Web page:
Somewhere between 11:30 a.m. and 12:30 p.m.- We all move into a large auditorium area. At this point I’ve picked up my friends Sebastian, Kristy, Bear and Stephanie. It’s like the Lord of the Rings, except there are no midgets. (Side bar- There were no midgets at the entire event, though a high percentage of people were in wheelchairs. Sebastian has a theory about said high percentage. I will not reprint it.)
12:45 p.m.- Guy walks past us in the auditorium with a Scrabble board. He must be unfamiliar with the concept of Jeopardy.
1:15 p.m.- College-aged kid in Hollister sweatshirt fills his lip with dip and proceeds to spit away in an Arizona Sweet Tea bottle. Seems to not think it’s out of the ordinary.
1:30 p.m.- Auditorium (500 seats?) really starts to fill up. Creepy guy sits next to me, starts telling me about this Onion video about the NCAA tournament expanding to include 4,000 teams. Actual quote: “Could you imagine if the Montgomery College Knights played against North Carolina? Oh man. That wouldn’t be a good game.” Thanks guy.
1:40 p.m.- Since I was one of the first 50 people at the audition, I’m moved into a smaller room. Freak show---commence.
“I hope there are some Thomas the Tank Engine questions. I’ve seen every episode,” said a young black man.
“I got here at 4 a.m.,” said woman wearing leopard-print winter hat indoors, on a 65 degree day. When we were all filling out our forms, this same woman yelled out, “If I don’t have a computer what do I put in as my e-mail address?”
2:00 p.m.- Game time. One sheet of paper. Ten questions. Five minutes. One sheet of paper.
2:05 p.m.- I know for sure I got six right, and at least three wrong. Opera and ancient history questions killed me. I should’ve gotten two more (one about Toni Morrison and another about some stupid elephant).
2:06 p.m.- Kick myself in the ass for not studying opera and ancient history.
2:10 p.m.- Walk outside and see a line stretched for over 200 yards, packed with people.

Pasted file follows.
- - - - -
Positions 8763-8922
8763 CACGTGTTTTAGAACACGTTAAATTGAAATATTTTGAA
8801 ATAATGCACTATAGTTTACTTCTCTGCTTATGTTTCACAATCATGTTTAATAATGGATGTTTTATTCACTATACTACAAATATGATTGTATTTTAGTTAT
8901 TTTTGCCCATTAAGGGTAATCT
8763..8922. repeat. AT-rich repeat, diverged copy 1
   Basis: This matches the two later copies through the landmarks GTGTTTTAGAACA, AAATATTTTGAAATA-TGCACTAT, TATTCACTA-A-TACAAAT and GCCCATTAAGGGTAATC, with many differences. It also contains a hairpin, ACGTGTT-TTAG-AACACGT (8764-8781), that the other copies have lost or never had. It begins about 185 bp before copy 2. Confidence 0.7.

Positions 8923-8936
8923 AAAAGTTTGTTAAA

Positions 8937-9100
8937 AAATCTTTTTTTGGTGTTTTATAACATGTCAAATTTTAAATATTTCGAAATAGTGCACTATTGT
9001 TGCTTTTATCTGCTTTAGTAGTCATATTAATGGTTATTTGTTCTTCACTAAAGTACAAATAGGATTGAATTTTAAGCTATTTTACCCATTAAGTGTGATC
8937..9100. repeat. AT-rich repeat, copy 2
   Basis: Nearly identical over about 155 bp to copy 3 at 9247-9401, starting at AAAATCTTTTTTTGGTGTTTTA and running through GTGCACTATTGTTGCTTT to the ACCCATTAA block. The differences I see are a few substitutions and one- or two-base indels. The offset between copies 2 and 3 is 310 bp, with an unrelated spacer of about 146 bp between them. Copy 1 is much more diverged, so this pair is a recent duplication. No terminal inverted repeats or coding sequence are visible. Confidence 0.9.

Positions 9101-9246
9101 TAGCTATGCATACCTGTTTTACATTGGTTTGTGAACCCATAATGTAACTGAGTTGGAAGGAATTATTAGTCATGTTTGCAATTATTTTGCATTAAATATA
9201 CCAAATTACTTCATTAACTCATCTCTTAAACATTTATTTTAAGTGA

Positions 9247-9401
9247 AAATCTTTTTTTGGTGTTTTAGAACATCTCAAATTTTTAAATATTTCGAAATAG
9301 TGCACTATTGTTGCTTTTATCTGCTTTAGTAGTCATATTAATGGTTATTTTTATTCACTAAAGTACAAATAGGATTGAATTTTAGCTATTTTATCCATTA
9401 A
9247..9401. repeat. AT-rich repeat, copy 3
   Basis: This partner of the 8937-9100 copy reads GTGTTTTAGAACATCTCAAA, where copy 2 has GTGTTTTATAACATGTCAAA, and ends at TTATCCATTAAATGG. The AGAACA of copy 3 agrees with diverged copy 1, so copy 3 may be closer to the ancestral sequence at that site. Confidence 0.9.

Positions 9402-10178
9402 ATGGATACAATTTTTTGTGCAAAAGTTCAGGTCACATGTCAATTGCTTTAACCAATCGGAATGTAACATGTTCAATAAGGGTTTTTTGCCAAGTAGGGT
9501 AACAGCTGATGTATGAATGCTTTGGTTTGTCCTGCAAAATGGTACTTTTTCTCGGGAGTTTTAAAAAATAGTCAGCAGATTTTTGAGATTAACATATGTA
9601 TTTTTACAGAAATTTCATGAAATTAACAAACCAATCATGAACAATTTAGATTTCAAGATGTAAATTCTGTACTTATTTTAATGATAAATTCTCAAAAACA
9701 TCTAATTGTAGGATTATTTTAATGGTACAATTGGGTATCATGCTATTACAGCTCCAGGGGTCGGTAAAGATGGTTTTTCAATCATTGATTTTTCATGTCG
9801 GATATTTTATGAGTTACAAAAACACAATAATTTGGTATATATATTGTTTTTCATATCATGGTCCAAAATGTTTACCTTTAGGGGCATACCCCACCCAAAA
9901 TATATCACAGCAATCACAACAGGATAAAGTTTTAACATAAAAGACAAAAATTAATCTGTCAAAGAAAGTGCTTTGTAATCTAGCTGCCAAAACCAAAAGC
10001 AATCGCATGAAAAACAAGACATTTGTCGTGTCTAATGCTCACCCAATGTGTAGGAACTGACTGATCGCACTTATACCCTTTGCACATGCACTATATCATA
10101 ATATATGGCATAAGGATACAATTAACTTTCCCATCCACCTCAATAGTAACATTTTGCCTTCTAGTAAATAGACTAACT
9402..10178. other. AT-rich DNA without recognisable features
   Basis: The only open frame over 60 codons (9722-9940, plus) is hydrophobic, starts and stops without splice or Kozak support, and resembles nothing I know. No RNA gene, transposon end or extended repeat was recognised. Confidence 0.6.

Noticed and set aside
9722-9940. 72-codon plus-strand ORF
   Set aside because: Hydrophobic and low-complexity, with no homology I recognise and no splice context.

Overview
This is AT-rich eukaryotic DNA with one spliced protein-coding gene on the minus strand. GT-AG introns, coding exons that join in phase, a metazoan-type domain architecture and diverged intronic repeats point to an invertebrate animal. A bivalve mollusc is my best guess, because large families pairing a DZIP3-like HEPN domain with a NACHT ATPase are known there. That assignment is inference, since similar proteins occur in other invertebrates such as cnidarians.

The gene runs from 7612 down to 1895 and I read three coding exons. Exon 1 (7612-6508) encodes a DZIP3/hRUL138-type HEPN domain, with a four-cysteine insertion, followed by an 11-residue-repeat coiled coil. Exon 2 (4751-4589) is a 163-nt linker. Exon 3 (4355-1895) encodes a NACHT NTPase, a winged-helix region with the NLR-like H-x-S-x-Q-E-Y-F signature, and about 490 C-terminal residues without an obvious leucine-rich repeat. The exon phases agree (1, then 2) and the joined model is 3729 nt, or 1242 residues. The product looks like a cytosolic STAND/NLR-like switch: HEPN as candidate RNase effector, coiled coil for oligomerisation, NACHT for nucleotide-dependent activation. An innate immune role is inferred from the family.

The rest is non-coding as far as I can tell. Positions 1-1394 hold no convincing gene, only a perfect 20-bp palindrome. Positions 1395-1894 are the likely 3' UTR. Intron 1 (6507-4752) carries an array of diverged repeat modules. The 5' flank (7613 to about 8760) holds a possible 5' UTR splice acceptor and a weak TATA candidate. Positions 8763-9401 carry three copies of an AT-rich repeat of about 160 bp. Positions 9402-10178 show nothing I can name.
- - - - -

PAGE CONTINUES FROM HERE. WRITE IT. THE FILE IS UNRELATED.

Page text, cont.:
2:20 p.m.- Campus security guard walks about ¼ of the way up the line. The man he stops in front of suddenly looks very sad. Apparently he was number 1,001.
I’ll find out by mid-May whether I get asked back for a live audition. We’ll see.
Sebastian took a bunch of pictures, and if he allows I'll add them later.
So I was watching "The Greatest One-Hit Wonders of the 80s" on VH1 last night, and these seemed too good not to share. (As a side note, is "The Greatest One-Hit Wonders of the 80s" a.) the most specific show ever, and b.) kind of redundant?)
This Don Johnson video features the most bad-ass use of fire this side of "California Love," and the Jermaine Stewart video is included just because the song is so ridiculous. We don't have to take our clothes off Jermaine? Thanks for that pearl of wisdom.
Update: Here's how my audition went
Lance Armstrong trains for the Tour De France. Rocky Balboa trained for Ivan Drago. I train for Jeopardy.
Now my training has never been as physically intense as Armstrong’s or Balboa’s (although I DO remember sweating on an almanac when I was younger, but I think that had something to do with a pretty high fever), but it has been just as rigorous.
Almanacs, encyclopedias, Wikipedia, Lostpedia, Pizza-pedia, I’ve read everything.And every year, Jeopardy has online tryouts. And every year since college, I have tried out, and failed epically.
I don’t know if it’s the nerves or just the fact that I’m not smart enough to be on the show, but I never get that call (from a Culver City, California area code) that I’ve made it.
That changes, though, THIS SATURDAY.
A local college has agreed to host live Jeopardy auditions, and I’m going to be there, 2008 World Almanac in hand, at the crack of dawn to stand in line.
So this is where you come in. I need help.
I’m obviously flawed in many ways (excessive sweating is at the top of the list), so I need your knowledge. If you think you have any pearls of trivia wisdom that I should know about, leave them in the comments.
I’ll have a full recap of Saturday’s events sometime next week.
Note: I took out all the ! after Jeopardy! because I thought it would make sentences really awkward, i.e. "I train for Jeopardy!". If this offends any Jeopardy classicists, let me know.
New feature, again: I decided while reading a review of "Adventureland" the other day that sometimes movie reviews are just too long. 750 words on "Fast and Furious"? Really? So here's what I decided to do: for every movie that I get through Netflix, I'll write a 13-word review. No more, no less, just 13 words. Why 13? Because that's how many words this first one is.
Without further ado...
Role Models, directed by David Wain:
Paul Rudd, hilarious. Seann William Scott, less hilarious. Makes me want to LARP.
Up next in the Netflix queue: They Shoot Horses, Don't They?